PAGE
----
Thank the internet for [Google] otherwise I wouldn’t have realized that it was the 71st avviversary of the historic movie based upon L. Frank Baum’s children’s novel, “The Wonderful Wizard of Oz.” Seventy-one is a big number (one more than last years seventy), but is nothing compared to the number of works written and published by Baum.
Aside from The Wonderful Wizard of Oz L. Frank Baum wrote thirteen novel sequels, nine other fantasy novels, and a plethora of other works (55 novels in total (plus four “lost” novels), 82 short stories, over 200 poems, an unknown number of scripts, and many miscellaneous writings, and made numerous attempts to bring his works to the stage and screen.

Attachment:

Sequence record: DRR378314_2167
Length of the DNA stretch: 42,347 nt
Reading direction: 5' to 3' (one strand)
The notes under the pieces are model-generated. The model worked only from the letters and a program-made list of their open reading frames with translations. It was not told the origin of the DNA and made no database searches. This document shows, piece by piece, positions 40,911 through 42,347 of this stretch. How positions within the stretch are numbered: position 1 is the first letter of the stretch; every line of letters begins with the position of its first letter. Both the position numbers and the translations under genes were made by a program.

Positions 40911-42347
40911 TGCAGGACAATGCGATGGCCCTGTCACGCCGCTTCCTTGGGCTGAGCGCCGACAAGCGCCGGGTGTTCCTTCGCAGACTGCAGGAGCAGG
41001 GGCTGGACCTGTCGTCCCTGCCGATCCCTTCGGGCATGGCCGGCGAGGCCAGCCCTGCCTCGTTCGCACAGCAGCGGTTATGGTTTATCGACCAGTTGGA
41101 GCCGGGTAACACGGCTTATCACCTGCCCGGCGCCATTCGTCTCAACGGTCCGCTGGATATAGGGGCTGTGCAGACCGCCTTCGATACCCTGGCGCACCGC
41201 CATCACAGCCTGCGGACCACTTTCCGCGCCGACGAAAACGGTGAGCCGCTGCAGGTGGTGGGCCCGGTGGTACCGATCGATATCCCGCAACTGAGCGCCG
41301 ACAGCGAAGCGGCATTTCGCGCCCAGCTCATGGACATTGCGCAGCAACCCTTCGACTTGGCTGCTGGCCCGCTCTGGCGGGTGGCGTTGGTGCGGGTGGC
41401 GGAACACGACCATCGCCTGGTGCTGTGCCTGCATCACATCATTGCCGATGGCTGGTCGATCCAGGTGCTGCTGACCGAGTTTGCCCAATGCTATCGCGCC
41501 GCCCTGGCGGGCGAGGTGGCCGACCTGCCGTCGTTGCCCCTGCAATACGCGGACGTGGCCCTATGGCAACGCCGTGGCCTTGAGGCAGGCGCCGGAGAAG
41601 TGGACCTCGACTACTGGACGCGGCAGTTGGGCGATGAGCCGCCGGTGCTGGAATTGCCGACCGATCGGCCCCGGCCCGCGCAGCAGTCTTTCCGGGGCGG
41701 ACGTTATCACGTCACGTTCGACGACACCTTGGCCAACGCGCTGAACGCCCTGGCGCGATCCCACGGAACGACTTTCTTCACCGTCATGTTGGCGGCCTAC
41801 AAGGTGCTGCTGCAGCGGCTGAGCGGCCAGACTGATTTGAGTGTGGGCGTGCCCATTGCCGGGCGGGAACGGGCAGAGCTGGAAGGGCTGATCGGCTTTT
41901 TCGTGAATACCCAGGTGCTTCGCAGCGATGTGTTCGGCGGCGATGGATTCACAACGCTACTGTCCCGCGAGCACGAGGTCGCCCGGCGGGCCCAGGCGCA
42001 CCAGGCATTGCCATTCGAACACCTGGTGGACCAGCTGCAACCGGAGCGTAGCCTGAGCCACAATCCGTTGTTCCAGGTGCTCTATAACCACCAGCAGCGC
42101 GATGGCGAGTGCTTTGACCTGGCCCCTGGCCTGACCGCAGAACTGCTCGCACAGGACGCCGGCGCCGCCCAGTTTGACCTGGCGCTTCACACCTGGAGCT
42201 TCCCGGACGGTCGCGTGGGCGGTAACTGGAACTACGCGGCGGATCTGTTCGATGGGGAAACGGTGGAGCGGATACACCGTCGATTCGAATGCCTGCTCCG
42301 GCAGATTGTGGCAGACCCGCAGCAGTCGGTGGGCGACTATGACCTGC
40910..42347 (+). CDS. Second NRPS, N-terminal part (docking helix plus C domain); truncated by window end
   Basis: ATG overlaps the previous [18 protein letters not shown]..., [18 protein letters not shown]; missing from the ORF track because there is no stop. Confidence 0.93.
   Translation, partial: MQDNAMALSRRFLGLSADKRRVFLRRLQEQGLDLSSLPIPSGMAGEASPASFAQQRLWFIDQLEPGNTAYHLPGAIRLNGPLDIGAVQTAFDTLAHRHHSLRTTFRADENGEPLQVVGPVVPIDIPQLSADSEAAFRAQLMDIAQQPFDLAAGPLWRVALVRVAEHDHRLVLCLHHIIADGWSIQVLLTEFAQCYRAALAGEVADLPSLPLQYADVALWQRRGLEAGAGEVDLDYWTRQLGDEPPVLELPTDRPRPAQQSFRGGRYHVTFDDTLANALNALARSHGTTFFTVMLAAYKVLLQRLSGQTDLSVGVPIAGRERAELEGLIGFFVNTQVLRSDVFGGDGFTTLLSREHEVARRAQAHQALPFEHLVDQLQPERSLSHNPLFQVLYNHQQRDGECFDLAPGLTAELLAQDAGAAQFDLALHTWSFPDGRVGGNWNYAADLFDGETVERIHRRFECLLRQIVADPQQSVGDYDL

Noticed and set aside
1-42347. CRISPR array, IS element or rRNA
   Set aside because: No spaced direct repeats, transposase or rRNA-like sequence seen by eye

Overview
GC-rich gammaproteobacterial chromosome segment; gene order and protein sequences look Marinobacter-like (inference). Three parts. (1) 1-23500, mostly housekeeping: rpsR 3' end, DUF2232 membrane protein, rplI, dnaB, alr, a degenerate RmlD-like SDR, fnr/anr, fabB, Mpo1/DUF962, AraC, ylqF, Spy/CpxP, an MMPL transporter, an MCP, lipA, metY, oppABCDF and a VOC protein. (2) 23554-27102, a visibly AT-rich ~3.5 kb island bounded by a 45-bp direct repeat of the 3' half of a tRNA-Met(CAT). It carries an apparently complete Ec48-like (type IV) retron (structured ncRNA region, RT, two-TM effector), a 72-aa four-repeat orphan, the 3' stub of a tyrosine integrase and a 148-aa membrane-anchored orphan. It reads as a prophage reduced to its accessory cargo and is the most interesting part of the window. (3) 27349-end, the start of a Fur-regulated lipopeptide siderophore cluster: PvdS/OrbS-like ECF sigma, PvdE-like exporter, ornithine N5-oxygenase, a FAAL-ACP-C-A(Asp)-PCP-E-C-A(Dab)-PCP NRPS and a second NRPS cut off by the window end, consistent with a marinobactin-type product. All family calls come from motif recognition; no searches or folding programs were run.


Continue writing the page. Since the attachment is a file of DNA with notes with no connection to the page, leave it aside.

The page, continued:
Unfortunatley Baum never had the chance to see one of his greatest achievments brought to the silver screen. On May 5, 1919, Baum suffered from a stroke. He died quietly the next day, nine days short of his 63rd birthday. At the end he mumbled in his sleep, then said, “Now we can cross the Shifting Sands.” He was buried in Glendale’s Forest Lawn Memorial Park Cemetery.